We are not unmindful of the difficulties, emphasized by plaintiffs at oral argument, which states and local communities face in developing evidence that public necessity requires continued operation of a line or that the burden on the railroad is less severe than the carrier alleges it to be.[14]

Plaintiffs were especially critical of the twenty day deadlines included in both Subparts B and C. A twenty day deadline for the state to notify the Commission of objections, after notice has been given of the abandonment application, however, already exists under the long form, Subpart A, procedure. 49 C. F.R. § 1121.5(b). The twenty day limit under the new procedures does not begin running until all public newspaper notices have been run; these notices must appear in local newspapers for three consecutive weeks. 49 U.S.C. § 1(19); 49 C.F.R. § 1121.21(c).[15]

Moreover, opponents of an abandonment need not prove within twenty days that there is substantial evidence indicating the abandonment should not be granted under either short form. To answer a Subpart B application and demonstrate a need for formal proceedings, the opponents need only "proffer . . . substantial evidence." To proffer evidence is to "tentatively advance [it] for consideration." Webster's Third New International Dictionary, Unabridged (1966). To demonstrate the need for formal proceedings following a Subpart C application, opponents need not only file documentation with the Commission within the twenty days that "public objection is significant and material." We do not find either requirement unreasonable; both are consistent with a legitimate goal of the Commission to expedite abandonment determinations.

We note further that even if the Commission should find no need for further formal proceedings after filing of Subpart B or C applications, opponents of abandonment will continue to have recourse to the courts to challenge the I. C.C. should it, upon weighing relative burdens, grant the application.[16] To be sustained, the I.C.C. will need substantial evidence in the record to show that public convenience and necessity permitted the abandonment. The I.C.C., it can be safely assumed, will have considered any proffers of evidence or public objections, even if it had found either insufficient to warrant formal proceedings. Only if the evidence presented by proponents *218 of abandonment was sufficient to outweigh the burdens claimed by opponents will the abandonment certificate be judicially sustained.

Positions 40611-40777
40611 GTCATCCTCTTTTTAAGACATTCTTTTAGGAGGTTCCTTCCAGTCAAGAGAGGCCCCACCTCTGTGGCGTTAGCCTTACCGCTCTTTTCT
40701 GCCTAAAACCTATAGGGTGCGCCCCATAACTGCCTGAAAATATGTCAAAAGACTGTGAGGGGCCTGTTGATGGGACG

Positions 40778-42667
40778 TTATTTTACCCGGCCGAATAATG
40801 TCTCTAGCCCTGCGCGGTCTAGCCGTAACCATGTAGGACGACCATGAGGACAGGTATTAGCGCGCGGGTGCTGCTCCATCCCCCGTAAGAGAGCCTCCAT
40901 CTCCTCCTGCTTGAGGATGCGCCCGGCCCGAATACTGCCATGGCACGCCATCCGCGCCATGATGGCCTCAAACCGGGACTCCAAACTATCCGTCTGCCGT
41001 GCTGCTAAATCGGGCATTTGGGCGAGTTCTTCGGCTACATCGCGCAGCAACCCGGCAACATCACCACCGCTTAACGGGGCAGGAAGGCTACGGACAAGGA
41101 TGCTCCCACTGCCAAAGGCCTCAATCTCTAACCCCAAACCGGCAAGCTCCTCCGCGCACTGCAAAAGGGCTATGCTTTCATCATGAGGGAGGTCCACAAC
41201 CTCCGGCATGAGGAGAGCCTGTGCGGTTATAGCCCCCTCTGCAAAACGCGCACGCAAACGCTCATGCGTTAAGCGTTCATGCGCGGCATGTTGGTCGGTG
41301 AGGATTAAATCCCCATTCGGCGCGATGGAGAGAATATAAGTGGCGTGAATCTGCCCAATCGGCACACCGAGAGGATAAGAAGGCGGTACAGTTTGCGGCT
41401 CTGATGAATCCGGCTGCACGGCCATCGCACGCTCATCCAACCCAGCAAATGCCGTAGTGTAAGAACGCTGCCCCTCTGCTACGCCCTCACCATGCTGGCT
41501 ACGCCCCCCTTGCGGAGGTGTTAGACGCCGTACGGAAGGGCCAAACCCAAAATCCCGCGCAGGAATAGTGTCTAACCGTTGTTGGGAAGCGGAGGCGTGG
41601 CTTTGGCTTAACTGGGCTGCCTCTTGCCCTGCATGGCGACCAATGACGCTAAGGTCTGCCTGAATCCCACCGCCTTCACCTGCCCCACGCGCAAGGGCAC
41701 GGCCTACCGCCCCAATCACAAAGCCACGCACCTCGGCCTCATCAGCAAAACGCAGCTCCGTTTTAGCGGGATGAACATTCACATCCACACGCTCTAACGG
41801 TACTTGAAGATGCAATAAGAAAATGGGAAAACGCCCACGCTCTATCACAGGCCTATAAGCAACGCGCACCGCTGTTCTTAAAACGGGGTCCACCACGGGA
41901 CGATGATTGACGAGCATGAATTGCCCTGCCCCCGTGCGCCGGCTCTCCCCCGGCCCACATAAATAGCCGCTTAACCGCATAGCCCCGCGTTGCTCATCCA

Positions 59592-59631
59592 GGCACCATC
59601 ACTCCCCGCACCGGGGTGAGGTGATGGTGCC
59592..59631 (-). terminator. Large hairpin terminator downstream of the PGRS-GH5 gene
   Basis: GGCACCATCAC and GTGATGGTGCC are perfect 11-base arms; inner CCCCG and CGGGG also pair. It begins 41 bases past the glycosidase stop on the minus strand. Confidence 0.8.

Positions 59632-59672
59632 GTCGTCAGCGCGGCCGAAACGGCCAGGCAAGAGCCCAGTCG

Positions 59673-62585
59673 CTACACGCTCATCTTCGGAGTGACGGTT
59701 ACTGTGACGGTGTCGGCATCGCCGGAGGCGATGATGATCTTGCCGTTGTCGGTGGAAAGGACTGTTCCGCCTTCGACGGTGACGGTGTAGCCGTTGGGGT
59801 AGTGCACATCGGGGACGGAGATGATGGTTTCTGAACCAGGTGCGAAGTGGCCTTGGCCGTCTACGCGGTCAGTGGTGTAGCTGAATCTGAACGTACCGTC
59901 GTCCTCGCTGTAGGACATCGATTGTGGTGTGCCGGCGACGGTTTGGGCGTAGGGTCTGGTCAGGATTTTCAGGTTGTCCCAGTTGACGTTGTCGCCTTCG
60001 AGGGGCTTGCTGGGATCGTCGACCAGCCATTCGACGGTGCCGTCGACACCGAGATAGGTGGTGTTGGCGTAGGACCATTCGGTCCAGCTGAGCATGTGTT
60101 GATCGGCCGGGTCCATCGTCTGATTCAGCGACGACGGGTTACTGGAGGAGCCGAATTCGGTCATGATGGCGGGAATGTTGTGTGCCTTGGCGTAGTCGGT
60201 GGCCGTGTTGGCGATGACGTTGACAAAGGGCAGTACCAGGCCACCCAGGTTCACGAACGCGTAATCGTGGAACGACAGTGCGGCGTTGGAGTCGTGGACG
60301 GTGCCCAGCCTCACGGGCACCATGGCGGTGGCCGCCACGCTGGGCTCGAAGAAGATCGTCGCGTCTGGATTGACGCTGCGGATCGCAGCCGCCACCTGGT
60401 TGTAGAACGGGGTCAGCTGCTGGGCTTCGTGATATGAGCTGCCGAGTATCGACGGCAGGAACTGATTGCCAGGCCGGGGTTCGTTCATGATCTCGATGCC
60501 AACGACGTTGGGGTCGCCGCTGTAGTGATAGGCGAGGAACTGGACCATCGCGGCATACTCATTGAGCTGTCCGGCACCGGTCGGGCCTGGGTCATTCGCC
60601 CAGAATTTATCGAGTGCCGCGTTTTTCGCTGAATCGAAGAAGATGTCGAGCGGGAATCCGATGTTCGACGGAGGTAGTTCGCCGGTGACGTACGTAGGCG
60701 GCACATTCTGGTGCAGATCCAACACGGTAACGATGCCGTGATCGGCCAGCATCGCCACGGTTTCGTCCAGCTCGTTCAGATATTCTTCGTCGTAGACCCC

Plaintiffs concentrate their arguments against the new I.C.C. procedures on the 34 carload presumption.[17] They note that the amount of traffic on a given line is but one factor which the I.C.C. should consider in passing on an abandonment application, and they envision instances where a railroad will present to the I.C.C. no evidence other than that a given line carried, for example, 33 carloads per mile during the previous year. They fear that the Commission, because it has erected the rebuttable presumption, will thus be able to deem any public objection insubstantial, and in effect, grant the application on a mere showing of light traffic.

We do not interpret the new I.C.C. rules to make possible such a result. As we have already emphasized, the Subpart B and C procedures to not dispense with the necessity for the Commission to weigh the relative burdens; nor do they change the traditional rule that an infinite variety of circumstances may be included in the weighing process; nor will the denial of formal proceedings allow the I.C.C. to therefore ignore the record; nor will the new rules alter the standard of review in judicial challenges. The rebuttable presumption merely permits the disposition of the case on the record without formal proceedings when substantial evidence is not proffered by opponents of the abandonment.

Remaining for the Commission, and for courts reviewing the Commission decision, is the question of how much weight to give the 34 carload presumption in determining whether substantial evidence exists to grant an abandonment. In the past, no particular mathematical formula has been given special consideration. The figure "34" was chosen by the Commission from its staff study because "it has been determined that, on the average for a twelve-month period, 34 carloads of freight per mile of abandonment trackage are necessary to enable a railroad to operate the trackage on a break-even basis." Abandonment of Railroad Lines, Ex Parte No. 274 (Sub-No. 1).